Michael Stirling-Aird Landscape Photography
InverPolly hills at dusk, NW Scotland, © Copyright Michael Stirling-Aird 2007


Thankyou for taking the time to look at this site - I really do hope you enjoy the images.

I feel passionately that Scotland offers some of the most beautiful landscapes in the world. My goal, over a long period of time, is to make images of these landscapes that move me, and hopefully some others. I have no grand vision beyond that, and the more I learn about landscape photography, the more I realise that I have to learn.

Fine art prints

My fine art prints are printed on Hahnemuhle Fine Art Pearl or Brilliant Museum exhibition grade archival satin matte paper. I use Giclée UK who supply the art community with exceptional museum standard Fine Art prints. For the limited edition prints, the edition for each print is a total of either 25, 50 or 100. No other fine art prints will be sold once an edition has sold out, though I may use the print for calendars/books/commercial assignments.

Equipment & creating digital files

Most of the images on this site have been made using a large format camera (an Ebony RSW 45), though a few have been made using medium format or 35mm cameras. I love view cameras because the image is inverted on the groundglass, and this helps compositionally. In addition, they offer technical benefits via the ability to raise and lower the lens to control perspective, or tilt the lens to control depth of field. They are simple to use as they don't have lots of buttons and automatic 'functions' - this helps to keep the photographic process simple. When viewing prints, the quality of large format jumps out at you in a way that is not obvious with low resolution images online, and this is particularly apparent in shots where there are subtle colours and tones, or distant landscapes.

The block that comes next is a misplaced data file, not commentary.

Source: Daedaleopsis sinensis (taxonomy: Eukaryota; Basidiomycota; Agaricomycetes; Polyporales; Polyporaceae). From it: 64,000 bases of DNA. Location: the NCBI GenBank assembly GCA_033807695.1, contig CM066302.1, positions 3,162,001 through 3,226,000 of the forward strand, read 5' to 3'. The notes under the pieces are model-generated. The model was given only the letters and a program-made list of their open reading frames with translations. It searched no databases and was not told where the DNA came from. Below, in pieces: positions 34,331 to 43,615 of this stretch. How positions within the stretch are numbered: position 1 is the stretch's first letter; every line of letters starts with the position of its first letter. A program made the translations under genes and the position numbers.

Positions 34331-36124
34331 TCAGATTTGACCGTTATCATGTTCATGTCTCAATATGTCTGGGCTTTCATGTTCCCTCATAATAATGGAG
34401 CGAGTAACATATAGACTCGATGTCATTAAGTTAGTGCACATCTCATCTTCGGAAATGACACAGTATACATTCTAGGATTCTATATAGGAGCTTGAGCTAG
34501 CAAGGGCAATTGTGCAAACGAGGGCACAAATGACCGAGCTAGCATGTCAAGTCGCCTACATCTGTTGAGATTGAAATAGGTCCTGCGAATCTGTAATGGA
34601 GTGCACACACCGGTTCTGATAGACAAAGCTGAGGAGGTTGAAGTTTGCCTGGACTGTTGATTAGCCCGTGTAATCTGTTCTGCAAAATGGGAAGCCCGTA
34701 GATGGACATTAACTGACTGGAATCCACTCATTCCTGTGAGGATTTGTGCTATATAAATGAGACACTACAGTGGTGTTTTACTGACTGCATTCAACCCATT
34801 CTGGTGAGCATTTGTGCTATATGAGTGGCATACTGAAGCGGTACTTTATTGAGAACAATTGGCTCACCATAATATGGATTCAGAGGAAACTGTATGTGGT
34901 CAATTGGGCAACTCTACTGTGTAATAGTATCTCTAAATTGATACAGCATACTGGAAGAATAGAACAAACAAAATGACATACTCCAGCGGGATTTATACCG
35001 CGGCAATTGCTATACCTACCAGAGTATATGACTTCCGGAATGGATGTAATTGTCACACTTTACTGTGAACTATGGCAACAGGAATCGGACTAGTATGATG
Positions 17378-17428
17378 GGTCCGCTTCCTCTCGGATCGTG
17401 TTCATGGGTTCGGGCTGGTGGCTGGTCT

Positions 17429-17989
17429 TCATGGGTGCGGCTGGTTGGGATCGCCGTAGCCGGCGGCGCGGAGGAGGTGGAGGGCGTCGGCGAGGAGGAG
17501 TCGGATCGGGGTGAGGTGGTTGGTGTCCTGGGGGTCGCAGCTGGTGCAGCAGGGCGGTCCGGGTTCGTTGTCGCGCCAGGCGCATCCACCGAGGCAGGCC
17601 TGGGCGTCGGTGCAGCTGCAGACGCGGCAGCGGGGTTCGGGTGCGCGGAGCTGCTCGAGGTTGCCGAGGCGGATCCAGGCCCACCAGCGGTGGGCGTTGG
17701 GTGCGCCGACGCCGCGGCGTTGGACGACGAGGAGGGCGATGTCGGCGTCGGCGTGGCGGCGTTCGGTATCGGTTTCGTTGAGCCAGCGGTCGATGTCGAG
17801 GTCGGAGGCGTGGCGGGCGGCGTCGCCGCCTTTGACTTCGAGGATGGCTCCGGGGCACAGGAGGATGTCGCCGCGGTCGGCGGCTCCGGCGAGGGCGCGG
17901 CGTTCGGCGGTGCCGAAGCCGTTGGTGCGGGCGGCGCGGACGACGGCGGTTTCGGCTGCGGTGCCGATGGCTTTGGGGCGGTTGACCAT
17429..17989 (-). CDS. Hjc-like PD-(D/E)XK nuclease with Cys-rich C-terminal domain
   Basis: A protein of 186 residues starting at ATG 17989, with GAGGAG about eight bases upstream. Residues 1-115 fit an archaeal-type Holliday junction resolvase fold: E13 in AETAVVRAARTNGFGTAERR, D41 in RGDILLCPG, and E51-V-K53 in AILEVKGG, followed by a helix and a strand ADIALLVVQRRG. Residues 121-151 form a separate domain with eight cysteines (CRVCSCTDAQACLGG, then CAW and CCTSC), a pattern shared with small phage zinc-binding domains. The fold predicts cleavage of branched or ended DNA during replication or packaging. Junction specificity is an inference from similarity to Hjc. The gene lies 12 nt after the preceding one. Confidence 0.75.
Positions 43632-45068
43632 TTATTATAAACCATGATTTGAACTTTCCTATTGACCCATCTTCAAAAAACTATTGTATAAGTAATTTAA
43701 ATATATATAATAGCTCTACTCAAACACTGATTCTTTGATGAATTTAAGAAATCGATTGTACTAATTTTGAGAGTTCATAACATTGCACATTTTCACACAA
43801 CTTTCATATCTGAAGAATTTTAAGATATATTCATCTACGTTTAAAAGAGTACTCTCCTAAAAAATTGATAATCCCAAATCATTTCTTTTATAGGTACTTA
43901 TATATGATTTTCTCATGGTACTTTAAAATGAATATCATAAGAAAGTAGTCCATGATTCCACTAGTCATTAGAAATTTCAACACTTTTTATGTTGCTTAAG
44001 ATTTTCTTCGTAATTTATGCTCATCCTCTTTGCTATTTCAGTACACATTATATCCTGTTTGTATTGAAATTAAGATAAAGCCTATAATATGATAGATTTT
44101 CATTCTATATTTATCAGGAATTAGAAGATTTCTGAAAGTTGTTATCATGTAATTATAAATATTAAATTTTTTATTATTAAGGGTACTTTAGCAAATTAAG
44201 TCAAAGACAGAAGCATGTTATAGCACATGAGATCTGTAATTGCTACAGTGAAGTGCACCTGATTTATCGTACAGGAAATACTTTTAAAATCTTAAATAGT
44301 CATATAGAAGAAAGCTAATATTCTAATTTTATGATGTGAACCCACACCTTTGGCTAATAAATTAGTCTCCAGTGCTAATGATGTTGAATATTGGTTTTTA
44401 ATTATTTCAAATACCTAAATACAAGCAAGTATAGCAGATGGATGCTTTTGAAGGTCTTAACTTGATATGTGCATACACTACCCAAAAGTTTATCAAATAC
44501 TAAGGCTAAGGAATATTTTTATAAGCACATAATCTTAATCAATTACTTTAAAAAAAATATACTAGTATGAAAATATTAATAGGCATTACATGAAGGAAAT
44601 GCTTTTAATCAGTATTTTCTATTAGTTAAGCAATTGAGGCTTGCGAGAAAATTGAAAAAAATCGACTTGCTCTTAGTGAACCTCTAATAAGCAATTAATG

Other essential equipment includes a spotmeter, carbon fibre tripod, geared tripod head and several black binliners - useful to sit on when its wet, and for protecting the camera from passing showers. I never venture into the hills without good thermals, a down jacket, goretex waterproofs, a survival bag, headtorch, food and water. It's easy to underestimate just how cold it can be in the hills in Scotland, particularly when hours need to be spent waiting for the right light. Even in Summer, the temperature can drop rapidly during the 'magic hours'- snow flurries in June on the mountain tops is not uncommon.

Print quality

The picture below on the left is a shot of Sandwood Bay in North West Scotland. Once this has been properly scanned, the detail is still outstanding - the picture on the right shows a small part of the scene from the lower (centre) forground - you can literally see the grains of sand, and this is on a 44 by 35 inch print (I should point out that the image has no sharpening applied).

As another example, the picture below on the left is a shot of Black Mount near Glen Coe. Once this has been properly scanned to 44 by 35 inches, the picture on the right shows a crop from the foreground which hopefully illustrates the image quality you can expect. If you scroll down a bit further, you can see another crop of this image which gives a feel for the tonal range in the sky:

Also taken from the image above, below is an unsharpened crop at from the image at 44 by 35 inches which gives a feel for the smooth tonal range in the sky:

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